ICYMI: The Status of Women in NC Data Sneak Peek

By Em Hagstrom

A lot was going on in Raleigh on Wednesday, May 1st. (Let’s be honest—when is there not?) But this particular day, I wasn’t in Raleigh. Instead, I had the pleasure of being welcomed onto the campus of the University of North Carolina at Greensboro to talk about something that is deeply personal to me: health and wellness.

When we wake up in the morning, neither health nor wellness are the first things we think about, but they certainly are the first things that affect our day. Our health and wellness impact every aspect of our daily lives—from how well we sleep at night, to how well we wake up in the morning; from how productive we are at work, to how much pain and fatigue we feel at the end of the day. Our quality of life is dictated by our health and wellness, and as a young woman living with chronic illness, I can certainly appreciate how important it is for us to understand the status of this critical factor of our lives here in North Carolina.

All this was on my mind as we gathered yesterday at the beautiful Leonard J. Kaplan Center for Wellness at UNC Greensboro. The facility, filled with state-of-the-art exercise and recreational equipment, provided a lovely backdrop for the pre-launch of The Status of Women in NC: Health and Wellness report. After all, when we consider the status of women’s health in the state, it is important that we imagine the possibilities of what could be—of the resources some women in our great state are already so privileged to have.

Preliminary data from the Status of Women in NC: Health and Wellness report shows there is a disparity among women in our state. Women of color, particularly Black women, and women in rural areas are more likely to have higher mortality rates due to diseases like stroke, heart disease, diabetes, and cancer. Additionally, women of color in our state are more likely to experience higher rates of intimate partner violence and sexual assault, experience higher infant mortality rates, and are more likely to be impacted by sexually transmitted diseases, including HIV/AIDS. We in North Carolina have work to do to make sure our state is the best it can be for all women.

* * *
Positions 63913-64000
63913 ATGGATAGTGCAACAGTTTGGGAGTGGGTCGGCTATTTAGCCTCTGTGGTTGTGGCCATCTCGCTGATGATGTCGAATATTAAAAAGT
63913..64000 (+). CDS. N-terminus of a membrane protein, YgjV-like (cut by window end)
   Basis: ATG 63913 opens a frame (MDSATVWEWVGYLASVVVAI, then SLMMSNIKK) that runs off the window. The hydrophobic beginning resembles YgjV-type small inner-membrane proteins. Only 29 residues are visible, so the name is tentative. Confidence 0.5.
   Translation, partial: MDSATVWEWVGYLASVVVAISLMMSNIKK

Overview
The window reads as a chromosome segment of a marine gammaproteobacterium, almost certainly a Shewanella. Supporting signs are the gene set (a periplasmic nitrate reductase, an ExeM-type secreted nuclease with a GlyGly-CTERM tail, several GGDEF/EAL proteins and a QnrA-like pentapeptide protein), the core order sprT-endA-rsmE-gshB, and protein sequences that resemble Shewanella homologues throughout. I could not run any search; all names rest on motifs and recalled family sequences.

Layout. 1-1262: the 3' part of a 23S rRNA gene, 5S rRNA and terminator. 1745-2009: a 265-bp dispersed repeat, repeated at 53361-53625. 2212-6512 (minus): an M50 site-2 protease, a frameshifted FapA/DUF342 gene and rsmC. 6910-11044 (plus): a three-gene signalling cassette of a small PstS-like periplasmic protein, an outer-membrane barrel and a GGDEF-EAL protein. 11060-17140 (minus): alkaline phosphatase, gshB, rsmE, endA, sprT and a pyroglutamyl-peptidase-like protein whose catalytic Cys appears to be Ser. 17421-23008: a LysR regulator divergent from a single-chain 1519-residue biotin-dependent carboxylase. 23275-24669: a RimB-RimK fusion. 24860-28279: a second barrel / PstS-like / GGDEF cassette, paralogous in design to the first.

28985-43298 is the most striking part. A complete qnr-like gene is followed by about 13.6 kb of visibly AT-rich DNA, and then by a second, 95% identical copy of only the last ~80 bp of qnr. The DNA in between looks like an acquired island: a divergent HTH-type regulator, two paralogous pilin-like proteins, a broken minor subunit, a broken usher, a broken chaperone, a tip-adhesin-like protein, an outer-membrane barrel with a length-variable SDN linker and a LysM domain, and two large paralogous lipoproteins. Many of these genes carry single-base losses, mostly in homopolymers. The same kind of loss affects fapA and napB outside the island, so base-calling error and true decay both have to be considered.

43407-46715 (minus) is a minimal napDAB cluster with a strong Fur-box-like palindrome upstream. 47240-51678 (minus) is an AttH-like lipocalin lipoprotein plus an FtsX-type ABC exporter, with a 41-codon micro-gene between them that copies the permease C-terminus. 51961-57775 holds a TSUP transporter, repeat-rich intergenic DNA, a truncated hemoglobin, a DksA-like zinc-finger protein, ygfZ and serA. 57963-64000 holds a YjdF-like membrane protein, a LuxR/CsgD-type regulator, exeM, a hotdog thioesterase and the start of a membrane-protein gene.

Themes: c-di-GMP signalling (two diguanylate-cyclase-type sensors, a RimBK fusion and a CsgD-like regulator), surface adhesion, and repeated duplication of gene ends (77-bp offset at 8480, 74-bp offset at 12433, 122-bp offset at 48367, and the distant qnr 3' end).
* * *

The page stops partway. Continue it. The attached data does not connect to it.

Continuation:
But there is good news! Health and wellness among North Carolina women are improving in several areas. More North Carolina women are getting mammograms—and breast cancer mortality rates among women have decreased over time. Additionally, heart disease and stroke mortality rates have decreased over time for women in North Carolina—also good news! These improvements show that when North Carolinians put evidence-based solutions into work for women’s health and wellness, we can make progress.

The Status of Women in NC: Health and Wellness report gives five recommendations to make progress for women’s health and wellness in North Carolina:

  • Close the health insurance gap
  • Increase North Carolina women’s economic security, including:
    • Increasing the minimum wage
    • Enacting paid family and medical leave, paid sick days for all employees, and schedule predictability
  • Increase medical investments in rural areas
  • Increase funding for survivors of interpersonal violence and sexual assault
  • Increase investments in young people, including hiring more:
    • School counselors
    • School psychologists
    • Social workers, and
    • School nurses

After hearing event presenters such as Brenda White, a survivor of domestic violence and advocate for violence prevention and response in the Triad, I am filled with hope for North Carolina women. We are resilient, we are strong, and, when faced with challenges, we are solution-oriented. I look forward to the full Status of Women in NC: Health and Wellness report release next month. Wednesday’s preliminary release and visit to the Center for New North Carolinians—an organization dedicated to improving women’s health in the Triad—already makes me confident that the report will provide us with the tools we need to improve our communities to make this state the best place for women to live and thrive.